Raymer reminisces on WSOP Main Event Day 1b

Greg Raymer

When Greg Raymer won the WSOP Main Event in 2004 he had to outlast 2,575 players.

It was a significant feat, but a far cry from more recent WSOP fields, which have come close to 10,000.

"It's grown tremendously," said Raymer on a break on Day 1b of the tournament Saturday.

"Even though we tapered off a little because of the stupid UIGEA bill that got passed, it's still a massive tournament."

Raymer was one of over 900 players that bought into the second Day 1 of the historic tournament this year, making the total so far a little over 2,000 players registered with two more Day 1s to come.

Exact numbers for Day 1b won't be known until 8 p.m. Saturday, but it appears the current field is down by nearly 500 players compared it to the first Day 1s of last year.

The former World Champion cited a recent cashout problem for online poker players and the economy as the two major factors to blame for attendance this year.

"Before we had this problem with the Southern District in New York freezing funds I would have guessed there would be 7,800 players," Raymer said. "I know there are players who won their seat on PokerStars and were cashing out to come play, but got caught up in this whole mess.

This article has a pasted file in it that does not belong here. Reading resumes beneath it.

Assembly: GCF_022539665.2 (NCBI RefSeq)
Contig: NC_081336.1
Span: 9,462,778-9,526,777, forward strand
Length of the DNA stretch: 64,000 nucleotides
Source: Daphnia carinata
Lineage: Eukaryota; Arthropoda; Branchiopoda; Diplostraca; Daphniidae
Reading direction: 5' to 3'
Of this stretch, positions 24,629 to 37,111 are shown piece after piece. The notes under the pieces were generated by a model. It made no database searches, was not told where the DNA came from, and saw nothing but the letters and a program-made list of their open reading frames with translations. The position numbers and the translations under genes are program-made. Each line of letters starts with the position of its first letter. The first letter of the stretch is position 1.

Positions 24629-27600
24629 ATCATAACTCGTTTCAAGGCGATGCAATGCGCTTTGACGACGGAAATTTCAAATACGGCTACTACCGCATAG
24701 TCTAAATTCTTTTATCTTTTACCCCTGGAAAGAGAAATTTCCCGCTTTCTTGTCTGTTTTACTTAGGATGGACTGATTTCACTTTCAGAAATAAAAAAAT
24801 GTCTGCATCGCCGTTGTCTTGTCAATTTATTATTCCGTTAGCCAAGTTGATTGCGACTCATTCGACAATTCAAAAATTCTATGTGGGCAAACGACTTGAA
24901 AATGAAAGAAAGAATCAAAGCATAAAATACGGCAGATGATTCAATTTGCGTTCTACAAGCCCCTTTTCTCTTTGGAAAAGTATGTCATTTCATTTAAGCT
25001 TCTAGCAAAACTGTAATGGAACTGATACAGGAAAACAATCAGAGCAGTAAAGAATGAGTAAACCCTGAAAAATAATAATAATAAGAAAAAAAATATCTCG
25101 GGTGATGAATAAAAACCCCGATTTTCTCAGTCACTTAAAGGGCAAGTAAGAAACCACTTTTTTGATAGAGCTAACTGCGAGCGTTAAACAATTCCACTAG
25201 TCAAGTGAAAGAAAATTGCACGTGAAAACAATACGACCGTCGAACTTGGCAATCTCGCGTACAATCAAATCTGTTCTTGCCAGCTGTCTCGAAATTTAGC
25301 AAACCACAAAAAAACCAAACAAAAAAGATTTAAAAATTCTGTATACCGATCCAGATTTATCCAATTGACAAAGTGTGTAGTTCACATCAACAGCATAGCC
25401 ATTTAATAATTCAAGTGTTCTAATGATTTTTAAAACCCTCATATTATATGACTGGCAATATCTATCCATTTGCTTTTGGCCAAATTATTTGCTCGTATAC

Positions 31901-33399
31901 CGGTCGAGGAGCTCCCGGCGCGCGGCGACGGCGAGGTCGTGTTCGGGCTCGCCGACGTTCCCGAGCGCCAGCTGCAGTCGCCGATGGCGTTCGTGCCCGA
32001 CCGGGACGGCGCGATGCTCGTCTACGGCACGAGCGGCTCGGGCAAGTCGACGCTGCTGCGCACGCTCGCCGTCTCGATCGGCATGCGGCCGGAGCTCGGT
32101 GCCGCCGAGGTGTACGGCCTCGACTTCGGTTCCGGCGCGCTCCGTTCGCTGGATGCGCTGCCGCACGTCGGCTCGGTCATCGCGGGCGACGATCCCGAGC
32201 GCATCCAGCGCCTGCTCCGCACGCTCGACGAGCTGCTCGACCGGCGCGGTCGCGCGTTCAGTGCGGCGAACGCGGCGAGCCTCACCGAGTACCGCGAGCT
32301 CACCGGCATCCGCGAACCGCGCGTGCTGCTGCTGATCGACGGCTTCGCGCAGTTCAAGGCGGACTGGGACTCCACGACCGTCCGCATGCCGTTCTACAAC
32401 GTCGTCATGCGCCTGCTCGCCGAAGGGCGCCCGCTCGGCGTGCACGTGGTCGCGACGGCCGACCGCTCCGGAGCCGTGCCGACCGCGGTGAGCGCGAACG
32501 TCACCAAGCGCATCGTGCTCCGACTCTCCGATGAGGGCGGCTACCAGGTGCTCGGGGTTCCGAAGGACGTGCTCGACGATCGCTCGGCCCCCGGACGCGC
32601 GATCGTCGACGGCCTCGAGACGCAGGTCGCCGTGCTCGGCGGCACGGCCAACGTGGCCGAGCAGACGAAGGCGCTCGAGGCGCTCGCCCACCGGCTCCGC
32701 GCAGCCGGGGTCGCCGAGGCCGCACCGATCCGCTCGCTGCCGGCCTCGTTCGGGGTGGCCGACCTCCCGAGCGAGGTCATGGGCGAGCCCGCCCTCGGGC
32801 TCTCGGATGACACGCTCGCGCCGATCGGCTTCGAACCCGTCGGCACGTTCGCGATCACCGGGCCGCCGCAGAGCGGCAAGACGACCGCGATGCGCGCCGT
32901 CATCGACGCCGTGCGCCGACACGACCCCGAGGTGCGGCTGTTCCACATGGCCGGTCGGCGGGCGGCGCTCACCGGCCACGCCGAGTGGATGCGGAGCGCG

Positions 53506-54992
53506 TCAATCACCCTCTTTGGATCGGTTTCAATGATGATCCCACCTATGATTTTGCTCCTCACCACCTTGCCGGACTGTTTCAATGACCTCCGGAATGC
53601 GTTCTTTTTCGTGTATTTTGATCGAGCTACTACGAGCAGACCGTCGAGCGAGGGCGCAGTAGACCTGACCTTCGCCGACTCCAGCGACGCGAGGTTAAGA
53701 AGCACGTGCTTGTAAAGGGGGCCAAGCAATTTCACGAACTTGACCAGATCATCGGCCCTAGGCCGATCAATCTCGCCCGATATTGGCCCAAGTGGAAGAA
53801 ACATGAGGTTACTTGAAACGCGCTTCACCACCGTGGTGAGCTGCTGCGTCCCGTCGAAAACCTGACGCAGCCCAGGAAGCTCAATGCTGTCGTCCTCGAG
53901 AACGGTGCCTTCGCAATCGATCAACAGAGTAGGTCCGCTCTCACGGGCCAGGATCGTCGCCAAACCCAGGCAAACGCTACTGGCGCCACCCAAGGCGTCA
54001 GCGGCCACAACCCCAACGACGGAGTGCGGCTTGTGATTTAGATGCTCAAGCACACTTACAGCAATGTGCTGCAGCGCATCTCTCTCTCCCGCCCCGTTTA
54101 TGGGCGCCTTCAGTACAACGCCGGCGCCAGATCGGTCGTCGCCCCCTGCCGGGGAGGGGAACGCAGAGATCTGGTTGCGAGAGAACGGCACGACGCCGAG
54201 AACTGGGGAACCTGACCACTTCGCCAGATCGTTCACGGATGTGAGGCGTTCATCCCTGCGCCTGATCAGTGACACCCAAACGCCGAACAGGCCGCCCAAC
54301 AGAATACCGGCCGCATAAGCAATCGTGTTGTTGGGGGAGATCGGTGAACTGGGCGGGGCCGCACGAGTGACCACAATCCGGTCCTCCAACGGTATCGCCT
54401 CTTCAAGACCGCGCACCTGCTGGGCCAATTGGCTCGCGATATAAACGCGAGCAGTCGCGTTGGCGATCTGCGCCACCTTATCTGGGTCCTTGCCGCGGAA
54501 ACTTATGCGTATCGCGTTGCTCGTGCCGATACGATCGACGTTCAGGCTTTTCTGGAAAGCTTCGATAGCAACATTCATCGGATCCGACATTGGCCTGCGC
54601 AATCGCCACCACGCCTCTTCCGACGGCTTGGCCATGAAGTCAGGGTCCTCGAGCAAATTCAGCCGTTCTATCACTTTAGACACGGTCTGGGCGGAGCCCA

"Even if players found another way to get money out they might be too worried to take it out. That's going to hurt our numbers. The economy obviously can't help. If the economy hadn't tanked I would have guessed we would have broken the record set in 2006."

According to Raymer, if numbers are going to get that high again, it's imperative that one of the pro-online poker bills, like the one introduced by Rep. Barney Frank, get passed in the near future.

"If we get a law passed that makes it clearly legal, regulated, licensed and taxed then we will have another huge poker boom," he said. "I don't understand how there are people in government who think it shouldn't be done. It's going to raise billions of dollars in taxes for them."

Either way, the event has been forever changed since Chris Moneymaker's victory in 2003 and Greg Raymer's win the subsequent year.

"If I don't start playing better I'm going to be gone in the second level," Moneymaker said.

Raymer could only chuckle as he had himself lost a decent chunk of his 30,000 starting stack in the first level.

"The players have gotten tremendously better," he said. "The average player in the Main Event is much, much better than when I won in 2004. Now I'm playing three times as many players that are three times better than they were five years ago. The challenge of winning has grown exponentially."

The 2009 WSOP is scheduled to run from July 3 to July 15 with the final nine players returning in November to play out the final table.

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